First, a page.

Millennial Politics: Why George Washington was Right

Millennials have been raised during a difficult point in our country’s history. We’ve been through a financial crisis, housing crash, and wars. However, we have also grown up during the exciting “information age.” For those reasons, we have each developed highly sensitive personal BS meters. So, don’t try to pull the wool over our eyes. Distractions, partisan politics, and petty infighting may have been the norm in the past, but honestly, it’s getting old. We are tired of it.Gilbert Stuart - George Washington - Google Art Project.jpg

Millennials will redefine American politics. In doing so, we should restore the philosophy of our most famous founder into our nation’s political fabric.

George Washington, during his Farewell Address in 1796, warned of the dangers of powerful and competing political parties. Washington especially warned of excessive “party spirit.” He meant that, although some formation of political parties was inevitable and that parties, with limits, could be “useful checks upon the administration of government and serve to keep alive the spirit of liberty,” the population was in danger of becoming fractured by obsessively identifying with one party or another.

As one Forbes article put it, “[Washington] compared the competition of parties to inflammation. ‘A fire not to be quenched, it demands a uniform vigilance to prevent its bursting into a flame, lest, instead of warming, it should consume.'” We are witnesses to Washington’s prophetic prediction. Instead of vigilance, Americans have, as Washington predicted, allowed party politics to consume what could otherwise be simple, honest, and collaborative governance.

Once the American population began dividing itself by vehemently identifying with one political party or another, competition and division between the parties (and hence between the American people) grew. Now, we are fractured. Broken.

Millennials have the opportunity to get past the era of big parties, and to usher in a new era of personal, ideological, and intellectual independence. To do so, I’ve thought of some suggestions:

First, we should understand that each of us has a completely unique background. Our personal experiences lead us to adopt our personal, spiritual, and political beliefs. One reason that so much partisanship exists is because each of us considers our beliefs, including our political ideologies, to be sacred. We want to protect them. When they are attacked, we naturally want to attack back. Especially when someone degrades a deeply-held belief based on stereotype.

As millennials, we are smart enough to rise above political stereotypes and misunderstandings. For example, generally, conservatives are not racists, and liberals are not lazy. Conservatives do not want to harm the poor, and liberals don’t feel entitled to handouts. Can we find some on the right and left that fit those stereotypes? Of course! But if we ever want to become post-partisan as a generation, the stereotypes have to go. We must understand that the strong majority of us are intelligent thinkers who base our beliefs on our unique experiences. The life experience of one is no more important than the experience of another.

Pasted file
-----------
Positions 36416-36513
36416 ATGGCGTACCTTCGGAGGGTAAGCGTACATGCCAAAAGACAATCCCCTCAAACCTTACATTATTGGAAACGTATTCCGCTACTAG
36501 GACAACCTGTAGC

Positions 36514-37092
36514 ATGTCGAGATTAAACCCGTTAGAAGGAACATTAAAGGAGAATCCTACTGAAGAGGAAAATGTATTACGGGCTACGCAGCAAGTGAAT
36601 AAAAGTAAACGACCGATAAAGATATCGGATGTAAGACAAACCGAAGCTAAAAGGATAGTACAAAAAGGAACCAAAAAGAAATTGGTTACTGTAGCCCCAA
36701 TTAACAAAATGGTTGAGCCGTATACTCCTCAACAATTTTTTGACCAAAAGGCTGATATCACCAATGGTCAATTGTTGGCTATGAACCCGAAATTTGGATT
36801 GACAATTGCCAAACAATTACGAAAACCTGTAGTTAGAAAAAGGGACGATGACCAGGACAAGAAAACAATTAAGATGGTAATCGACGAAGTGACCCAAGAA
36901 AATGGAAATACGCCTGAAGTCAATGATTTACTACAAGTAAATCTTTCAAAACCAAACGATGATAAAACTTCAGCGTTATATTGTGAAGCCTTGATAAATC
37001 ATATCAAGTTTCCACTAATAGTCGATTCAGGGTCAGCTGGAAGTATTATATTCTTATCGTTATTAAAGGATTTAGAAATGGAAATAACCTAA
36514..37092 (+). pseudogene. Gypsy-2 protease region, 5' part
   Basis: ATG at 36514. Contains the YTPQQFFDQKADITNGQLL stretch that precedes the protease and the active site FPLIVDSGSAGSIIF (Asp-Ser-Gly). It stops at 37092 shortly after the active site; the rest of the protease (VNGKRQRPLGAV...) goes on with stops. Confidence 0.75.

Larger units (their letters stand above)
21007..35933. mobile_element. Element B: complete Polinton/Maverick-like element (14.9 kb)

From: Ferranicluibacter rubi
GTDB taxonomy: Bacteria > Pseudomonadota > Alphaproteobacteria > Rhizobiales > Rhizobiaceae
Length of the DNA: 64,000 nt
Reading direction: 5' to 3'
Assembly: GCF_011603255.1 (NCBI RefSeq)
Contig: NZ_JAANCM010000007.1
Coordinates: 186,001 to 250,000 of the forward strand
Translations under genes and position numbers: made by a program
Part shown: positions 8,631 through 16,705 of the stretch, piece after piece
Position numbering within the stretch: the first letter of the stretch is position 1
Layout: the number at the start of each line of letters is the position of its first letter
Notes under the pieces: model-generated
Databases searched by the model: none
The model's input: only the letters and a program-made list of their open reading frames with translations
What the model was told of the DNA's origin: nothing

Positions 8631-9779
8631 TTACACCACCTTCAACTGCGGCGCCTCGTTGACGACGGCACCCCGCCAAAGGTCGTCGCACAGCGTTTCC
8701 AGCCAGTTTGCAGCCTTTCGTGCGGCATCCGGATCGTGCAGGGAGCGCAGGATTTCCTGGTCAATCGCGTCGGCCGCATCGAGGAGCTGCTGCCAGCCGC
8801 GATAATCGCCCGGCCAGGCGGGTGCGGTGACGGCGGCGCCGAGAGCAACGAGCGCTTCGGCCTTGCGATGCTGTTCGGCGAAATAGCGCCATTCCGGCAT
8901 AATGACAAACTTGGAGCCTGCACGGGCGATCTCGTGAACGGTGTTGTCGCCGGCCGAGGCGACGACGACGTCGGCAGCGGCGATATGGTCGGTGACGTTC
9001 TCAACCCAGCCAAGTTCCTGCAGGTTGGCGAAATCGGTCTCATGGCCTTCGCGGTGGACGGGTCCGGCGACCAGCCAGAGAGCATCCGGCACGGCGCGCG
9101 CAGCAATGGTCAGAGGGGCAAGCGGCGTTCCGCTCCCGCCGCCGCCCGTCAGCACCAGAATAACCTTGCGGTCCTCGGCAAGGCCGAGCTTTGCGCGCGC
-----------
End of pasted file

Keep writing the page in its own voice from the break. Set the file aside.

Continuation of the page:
Second, we should recognize that serious words have serious meaning. Words like “racist” and “hate” should be reserved for the most severe allegations. When hurled recklessly at a person online who, by all accounts, you do not know and have never met, those words do nothing but cause harm and division. I am not saying that there are not hateful people, or that there are not racists. There are (e.g., Donald Sterling). But let’s be honest: Those types of words are used by people who are unable to come up with reasonable, well-thought arguments to counter another competing viewpoint.

Finally, don’t be a blind sheep. Your party, no matter which one you belong to, does not have it all right, all of the time. Don’t fall in line, lock-step, only because your party tells you to. Your party does not need to dictate to you what you should and should not believe. Think for yourself, allow others to think for themselves, and respect each other’s individual beliefs and conclusions. Let’s debate each other’s ideas, even passionately, but in a way that can bring people together, not in a way that creates emotional and ideological crevices based on personal attacks.

“We should not look back unless it is to derive useful lessons from past errors, and for the purpose of profiting by dearly bought experience.” – George Washington

Let’s look back at what caused the divisive partisanship engulfing our country and stymieing our democratic debate. As a generation, let’s fix our broken, hyper-partisan system controlled by political parties that are too powerful, and that seek to categorically divide instead of unite. Let’s restore Washington’s ideal by being vigilant and by placing more value on individual belief than on party platforms. As human beings, let’s respect each other, realize that each of us loves our country and will fiercely defend what we believe to be in her best interest, yet come together through patriotism and intellectual debate.

We can, and we should.


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